Meet on women’s safety seeks changes in anti-rape law

Calling for drastic changes in the anti-rape law to make it more effective, top women officers, professionals and women activists on Tuesday sought speedy justice for rape victims through fast track courts, major changes in the process of medical examination of victims and black-listing of rapists. Significantly, they laid stress on removing body parts one by one — as done during Shivaji era — instead of capital punishment for rapists. Some of the participants argued that since rape is a barbaric crime, it deserves barbaric punishment.

These strong reactions emanated at an open discussion on safety and security of women organised by Jijai Mahila Pratishthan at Narayan Meghaji Lokhade Hall in Pimpri. Social activist Jyoti Pathania presided over the meeting. The suggestions made at the meeting will be sent to government-appointed three-member commission headed by former Chief Justice J S Verma that will relook and examine the present laws.

Speaking on the occasion, Pathania said rapists should be hanged in public. "Due to lack of evidence, 99 per cent of rapists go scot-free." She said there was no fear of police among the perpetrators of the heinous crime. "Therefore, the police should first improve its image. Rape incidents are being reported from every corner of the country. How can you expect other cities to be safe if the national capital is not safe," she asked.

"The statement of the victim should be recorded only once and the cases should be addressed in fast track courts," she added.

PCMC medical officer Dr Kamal Yadav said,"The medical examination of the victim is conducted after a rape complaint is filed. If the complaint is registered late, crucial evidence available through medical examination is lost. Therefore, police should register the complaint at the earliest so that medical examination can be conducted immediately after the crime. A black-list of rapist should be prepared and women counsellors should be appointed to counsel the victims," she said.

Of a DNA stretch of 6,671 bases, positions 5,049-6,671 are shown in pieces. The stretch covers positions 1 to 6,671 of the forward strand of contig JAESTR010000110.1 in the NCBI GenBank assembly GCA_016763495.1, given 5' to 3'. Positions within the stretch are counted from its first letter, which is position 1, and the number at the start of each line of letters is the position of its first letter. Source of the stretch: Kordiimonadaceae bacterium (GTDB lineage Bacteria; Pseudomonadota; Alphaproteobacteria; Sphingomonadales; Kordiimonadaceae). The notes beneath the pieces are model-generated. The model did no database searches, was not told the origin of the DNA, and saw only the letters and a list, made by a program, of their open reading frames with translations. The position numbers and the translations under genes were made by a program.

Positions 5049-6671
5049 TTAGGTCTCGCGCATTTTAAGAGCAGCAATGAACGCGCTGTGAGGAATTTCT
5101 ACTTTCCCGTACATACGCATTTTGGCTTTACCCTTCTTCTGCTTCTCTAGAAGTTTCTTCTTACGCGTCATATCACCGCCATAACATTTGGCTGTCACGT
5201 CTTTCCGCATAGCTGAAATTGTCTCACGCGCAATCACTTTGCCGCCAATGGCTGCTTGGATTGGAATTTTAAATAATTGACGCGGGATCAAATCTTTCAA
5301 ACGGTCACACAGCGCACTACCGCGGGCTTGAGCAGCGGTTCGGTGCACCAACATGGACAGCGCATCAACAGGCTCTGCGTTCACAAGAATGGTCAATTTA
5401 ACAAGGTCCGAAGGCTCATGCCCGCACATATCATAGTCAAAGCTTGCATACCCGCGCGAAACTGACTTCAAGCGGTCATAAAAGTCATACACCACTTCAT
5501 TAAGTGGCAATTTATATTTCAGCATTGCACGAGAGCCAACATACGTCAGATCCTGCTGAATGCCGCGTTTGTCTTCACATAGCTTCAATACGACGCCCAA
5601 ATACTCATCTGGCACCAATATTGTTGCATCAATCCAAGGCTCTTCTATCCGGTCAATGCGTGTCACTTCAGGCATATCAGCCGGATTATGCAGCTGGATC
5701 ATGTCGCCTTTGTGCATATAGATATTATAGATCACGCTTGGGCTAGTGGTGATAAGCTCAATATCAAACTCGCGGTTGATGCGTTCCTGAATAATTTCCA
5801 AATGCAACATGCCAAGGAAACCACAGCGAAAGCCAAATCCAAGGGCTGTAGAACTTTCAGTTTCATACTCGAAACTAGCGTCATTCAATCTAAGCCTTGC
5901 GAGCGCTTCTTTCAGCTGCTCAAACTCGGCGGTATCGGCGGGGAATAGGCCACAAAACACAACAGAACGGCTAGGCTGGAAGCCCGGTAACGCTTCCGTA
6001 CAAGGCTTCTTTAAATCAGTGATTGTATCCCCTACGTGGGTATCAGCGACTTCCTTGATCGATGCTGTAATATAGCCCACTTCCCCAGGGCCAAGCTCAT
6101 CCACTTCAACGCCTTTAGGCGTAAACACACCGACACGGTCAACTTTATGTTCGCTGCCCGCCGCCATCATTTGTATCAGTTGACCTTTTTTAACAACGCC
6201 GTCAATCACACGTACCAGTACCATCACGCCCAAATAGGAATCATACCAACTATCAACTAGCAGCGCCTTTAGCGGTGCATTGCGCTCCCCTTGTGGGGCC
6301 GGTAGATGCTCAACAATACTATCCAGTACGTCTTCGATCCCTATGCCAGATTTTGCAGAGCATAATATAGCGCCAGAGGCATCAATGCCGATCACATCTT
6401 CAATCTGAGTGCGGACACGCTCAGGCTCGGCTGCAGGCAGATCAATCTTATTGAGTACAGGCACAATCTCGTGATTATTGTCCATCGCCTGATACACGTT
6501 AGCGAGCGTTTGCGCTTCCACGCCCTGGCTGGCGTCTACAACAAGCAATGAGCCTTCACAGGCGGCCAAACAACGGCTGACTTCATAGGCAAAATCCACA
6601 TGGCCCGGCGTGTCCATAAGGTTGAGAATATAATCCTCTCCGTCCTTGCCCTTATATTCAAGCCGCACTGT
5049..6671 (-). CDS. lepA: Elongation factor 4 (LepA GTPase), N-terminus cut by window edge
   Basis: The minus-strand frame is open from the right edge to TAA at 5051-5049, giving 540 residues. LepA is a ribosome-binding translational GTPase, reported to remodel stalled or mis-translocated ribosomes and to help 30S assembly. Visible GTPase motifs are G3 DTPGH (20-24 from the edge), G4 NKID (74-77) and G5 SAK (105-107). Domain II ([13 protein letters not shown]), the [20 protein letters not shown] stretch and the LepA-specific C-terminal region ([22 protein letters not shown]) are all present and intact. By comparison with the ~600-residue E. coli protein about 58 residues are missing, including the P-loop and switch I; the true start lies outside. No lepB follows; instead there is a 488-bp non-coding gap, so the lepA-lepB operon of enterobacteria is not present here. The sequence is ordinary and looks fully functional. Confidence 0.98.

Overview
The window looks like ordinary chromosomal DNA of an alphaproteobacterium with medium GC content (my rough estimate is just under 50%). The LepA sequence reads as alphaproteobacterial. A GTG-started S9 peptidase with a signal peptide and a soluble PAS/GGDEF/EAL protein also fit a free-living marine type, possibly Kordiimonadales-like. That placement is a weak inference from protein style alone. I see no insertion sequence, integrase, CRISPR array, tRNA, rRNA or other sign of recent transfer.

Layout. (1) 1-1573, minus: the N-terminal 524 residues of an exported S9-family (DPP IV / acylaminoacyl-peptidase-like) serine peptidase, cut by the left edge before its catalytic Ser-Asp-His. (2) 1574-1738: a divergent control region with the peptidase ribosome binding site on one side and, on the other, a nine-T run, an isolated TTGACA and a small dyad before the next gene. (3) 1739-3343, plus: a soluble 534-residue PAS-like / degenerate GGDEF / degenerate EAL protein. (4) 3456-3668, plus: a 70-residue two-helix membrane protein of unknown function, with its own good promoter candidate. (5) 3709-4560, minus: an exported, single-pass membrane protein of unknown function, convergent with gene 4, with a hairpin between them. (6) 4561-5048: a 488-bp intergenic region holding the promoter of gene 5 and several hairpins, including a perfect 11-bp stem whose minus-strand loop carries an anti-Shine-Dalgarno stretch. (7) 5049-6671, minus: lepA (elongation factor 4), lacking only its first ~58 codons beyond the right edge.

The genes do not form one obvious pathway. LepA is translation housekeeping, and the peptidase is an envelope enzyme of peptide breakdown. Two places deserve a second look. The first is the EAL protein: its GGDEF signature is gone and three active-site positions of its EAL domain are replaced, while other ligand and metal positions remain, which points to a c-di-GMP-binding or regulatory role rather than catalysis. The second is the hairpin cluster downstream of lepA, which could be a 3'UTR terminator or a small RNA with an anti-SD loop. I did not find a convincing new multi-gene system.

Police sub-inspector Shaileja Sawant said if the victims are not coming forward to get the complaint registered, their acquaintance should approach police.

"Such victims need moral support. If the victim is not ready for the medical examination, doctors should convince her," said Sawant.

"While recording the statement of the victim, police ask various questions. The questions are not intended to embarrass the victim, but to ensure that proper complaint is registered so that would help in convicting the rapist," she added.

Corporator Seema Savale, also president of Jijai Mahila Pratishthan, said,"Only women police officers should record the statement of victims. There should be separate courts for such incidents. In rape cases, the verdict should be out in 90 days. Major changes should be made in the medical examination process and no bail should be granted to rapists."

'Don't spare a juvenile'

Law student Nikita Kamtekar who articulated her views forcefully at the meet said, "If the rapist is a juvenile, it does not mean he should get less punishment. A strong action should be taken against those trying to destroy evidence in such cases. The statement of rape victims should be recorded in presence of voluntary organisations."

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